It has recently been reported (Major, 1996 ) that, in order to secure patent rights in the USA, scientists in the UK will have to write up their daily work according to strict rules in bound, not looseleaf, notebooks, and certainly not electronically. Similar levels of certainty are desirable even in work that is not destined to be patented.
The scholarly journal literature has always provided the mechanism by which researchers are given an incentive to be careful and rigorous in their work. Peer review is not a simple binary decision, accept or reject. Scholars were aware of the “pecking orders” of journals in their fields long before Eugene Garfield (1977) started to document them through his citation analysis studies. They submit their better work to better journals, and work they know to be less distinguished to those lower on the pecking order. Thus there has evolved a graduated scale of quality facilitated by the journals. Reputation and status depend on publishing in good journals, and further research funding and job promotion opportunities depend on this reputation. The necessary incentive to quality is provided through the journals system. This is not corruption, but a functioning and effective (though not necessarily efficient) method of allocating research posts and resources.
Publish or perish: does more mean worse?
Thus it is quite understandable that the fourth function mentioned above (recognition of authors) should be seen by researchers as the most important function of academic journals. There is no real evidence that the number of papers per researcher has increased dramatically: the number of papers has increased because the number of researchers has (Ziman, 1980; Meadows, 1993). Anecdotal evidence, however, suggests that there has been a tendency towards “salami publishing” - slicing up one’s research results thinner and thinner in order to get more publications from one research grant. Some people believe that “more means worse”, in this as in other fields, but that is a matter of opinion. The problem is that universities have grown, and institutions formerly not active in research have started to compete for research funding, while the budgets of university libraries have in many cases fallen in real terms. Thus universities are producing more research results needing to be published, but their libraries lack the resources to buy the resulting publications.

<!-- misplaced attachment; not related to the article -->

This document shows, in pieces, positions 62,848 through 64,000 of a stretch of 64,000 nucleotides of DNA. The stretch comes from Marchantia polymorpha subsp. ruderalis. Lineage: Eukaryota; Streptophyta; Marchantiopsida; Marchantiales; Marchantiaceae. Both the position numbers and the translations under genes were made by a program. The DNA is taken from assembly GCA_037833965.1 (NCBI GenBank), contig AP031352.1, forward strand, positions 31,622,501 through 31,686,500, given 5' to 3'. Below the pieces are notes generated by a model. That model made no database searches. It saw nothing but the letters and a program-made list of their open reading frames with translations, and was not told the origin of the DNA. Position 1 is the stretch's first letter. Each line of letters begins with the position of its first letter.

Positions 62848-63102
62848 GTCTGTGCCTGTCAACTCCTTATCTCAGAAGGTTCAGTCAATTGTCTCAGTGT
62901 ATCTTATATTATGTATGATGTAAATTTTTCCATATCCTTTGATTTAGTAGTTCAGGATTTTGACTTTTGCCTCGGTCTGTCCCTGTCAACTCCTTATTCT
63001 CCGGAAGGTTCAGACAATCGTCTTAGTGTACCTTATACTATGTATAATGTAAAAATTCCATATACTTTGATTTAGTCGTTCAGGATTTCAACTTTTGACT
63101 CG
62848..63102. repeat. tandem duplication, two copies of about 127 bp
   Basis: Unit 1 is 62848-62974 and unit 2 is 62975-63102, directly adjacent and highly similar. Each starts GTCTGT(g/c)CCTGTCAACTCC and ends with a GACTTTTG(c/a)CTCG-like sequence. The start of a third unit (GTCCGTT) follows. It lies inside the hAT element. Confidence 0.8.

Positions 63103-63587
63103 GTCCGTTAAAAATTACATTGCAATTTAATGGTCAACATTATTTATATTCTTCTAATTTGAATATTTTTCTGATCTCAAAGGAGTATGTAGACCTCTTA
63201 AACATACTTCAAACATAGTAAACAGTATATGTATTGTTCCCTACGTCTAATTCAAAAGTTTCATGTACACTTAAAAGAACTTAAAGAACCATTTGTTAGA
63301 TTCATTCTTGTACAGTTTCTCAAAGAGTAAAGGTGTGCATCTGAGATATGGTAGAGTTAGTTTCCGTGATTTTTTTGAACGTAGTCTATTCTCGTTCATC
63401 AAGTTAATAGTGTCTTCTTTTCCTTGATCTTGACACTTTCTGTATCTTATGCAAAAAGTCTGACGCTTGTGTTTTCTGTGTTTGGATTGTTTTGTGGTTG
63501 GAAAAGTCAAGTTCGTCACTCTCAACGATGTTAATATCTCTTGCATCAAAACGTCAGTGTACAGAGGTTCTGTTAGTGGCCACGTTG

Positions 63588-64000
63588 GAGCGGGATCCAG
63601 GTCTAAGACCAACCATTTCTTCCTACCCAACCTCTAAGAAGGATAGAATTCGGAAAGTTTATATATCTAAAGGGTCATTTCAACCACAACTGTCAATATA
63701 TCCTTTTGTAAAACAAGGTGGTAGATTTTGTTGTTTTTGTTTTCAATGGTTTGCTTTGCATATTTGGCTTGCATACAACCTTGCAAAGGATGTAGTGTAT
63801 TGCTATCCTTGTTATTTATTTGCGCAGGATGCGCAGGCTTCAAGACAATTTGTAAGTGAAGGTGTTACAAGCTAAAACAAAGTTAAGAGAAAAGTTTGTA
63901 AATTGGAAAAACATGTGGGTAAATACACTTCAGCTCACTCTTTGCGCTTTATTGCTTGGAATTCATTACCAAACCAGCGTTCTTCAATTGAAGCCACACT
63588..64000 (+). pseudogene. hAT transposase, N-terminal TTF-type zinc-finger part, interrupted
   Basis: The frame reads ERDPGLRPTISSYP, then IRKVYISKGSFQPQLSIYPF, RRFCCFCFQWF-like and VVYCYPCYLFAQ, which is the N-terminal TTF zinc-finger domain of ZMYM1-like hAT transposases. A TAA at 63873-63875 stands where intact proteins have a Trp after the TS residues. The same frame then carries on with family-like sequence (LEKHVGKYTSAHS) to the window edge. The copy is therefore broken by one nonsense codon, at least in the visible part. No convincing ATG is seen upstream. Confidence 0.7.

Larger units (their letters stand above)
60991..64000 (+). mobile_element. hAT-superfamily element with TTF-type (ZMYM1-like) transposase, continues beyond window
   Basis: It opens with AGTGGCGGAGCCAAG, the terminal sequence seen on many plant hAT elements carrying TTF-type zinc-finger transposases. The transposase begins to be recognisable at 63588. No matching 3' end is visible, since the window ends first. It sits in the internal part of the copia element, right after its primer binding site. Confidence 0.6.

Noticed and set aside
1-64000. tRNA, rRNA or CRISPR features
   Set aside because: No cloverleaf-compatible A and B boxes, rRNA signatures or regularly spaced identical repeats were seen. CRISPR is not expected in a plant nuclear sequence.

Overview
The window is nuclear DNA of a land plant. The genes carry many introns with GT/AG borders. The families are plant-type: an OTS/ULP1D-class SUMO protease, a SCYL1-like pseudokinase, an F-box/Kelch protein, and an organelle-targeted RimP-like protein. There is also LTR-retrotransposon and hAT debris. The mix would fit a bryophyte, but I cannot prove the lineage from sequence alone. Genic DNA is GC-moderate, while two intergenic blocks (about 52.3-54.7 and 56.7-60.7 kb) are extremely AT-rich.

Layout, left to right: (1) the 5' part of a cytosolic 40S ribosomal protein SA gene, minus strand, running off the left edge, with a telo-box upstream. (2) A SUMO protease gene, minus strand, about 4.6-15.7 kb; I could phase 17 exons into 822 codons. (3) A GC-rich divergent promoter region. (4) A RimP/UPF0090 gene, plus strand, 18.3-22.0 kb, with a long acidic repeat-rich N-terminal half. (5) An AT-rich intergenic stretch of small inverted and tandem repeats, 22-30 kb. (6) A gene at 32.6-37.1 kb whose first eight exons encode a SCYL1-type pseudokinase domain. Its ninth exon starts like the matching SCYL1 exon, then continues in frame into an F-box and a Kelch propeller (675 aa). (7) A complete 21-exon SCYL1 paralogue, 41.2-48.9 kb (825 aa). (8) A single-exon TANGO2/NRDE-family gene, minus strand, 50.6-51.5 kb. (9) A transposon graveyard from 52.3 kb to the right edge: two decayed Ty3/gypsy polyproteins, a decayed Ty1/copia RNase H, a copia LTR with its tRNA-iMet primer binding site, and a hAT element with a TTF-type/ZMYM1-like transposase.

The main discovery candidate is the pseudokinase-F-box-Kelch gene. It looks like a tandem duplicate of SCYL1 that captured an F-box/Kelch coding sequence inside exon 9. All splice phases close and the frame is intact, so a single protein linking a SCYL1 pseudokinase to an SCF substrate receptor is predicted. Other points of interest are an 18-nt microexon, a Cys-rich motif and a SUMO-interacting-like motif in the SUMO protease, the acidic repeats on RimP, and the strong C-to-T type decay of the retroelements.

Is the journals system corrupt?
There always has been some scientific fraud (Lennon, 1996 ), and the journals’ peer-review system has not always uncovered it. There are dishonest people in every profession, but I would contend that no specific corruption in the journals exists. The era of the widespread launch of new journals is now over; the reduced purchasing power of libraries has ended it. Well-established journals will seek to retain or improve their place in the pecking order, not jeopardise it. In the competition between printed journals, and between them and newly founded electronic journals, a reputation for quality is the main asset that a journal possesses. It has a strong incentive to maintain that reputation.
Would free Internet journals do the job better?
The library funding crisis could in principle find a solution through the technology of the Internet. We need to ensure, though, that all four functions of the academic journal are provided for, especially the quality-control and canonical-archive functions. McKnight (1995)  has pointed out that as a very minimum the electronic journal must provide for all the functions that the printed journal performs; preferably, of course, it should provide for new features, such as multimedia content and rich hypertext linking, as well. But the preservation of good scholarship is more important than new bells and whistles, any one academic’s career, or any one publisher’s profits. Everyone will suffer if there is not a corpus of information that can be relied upon.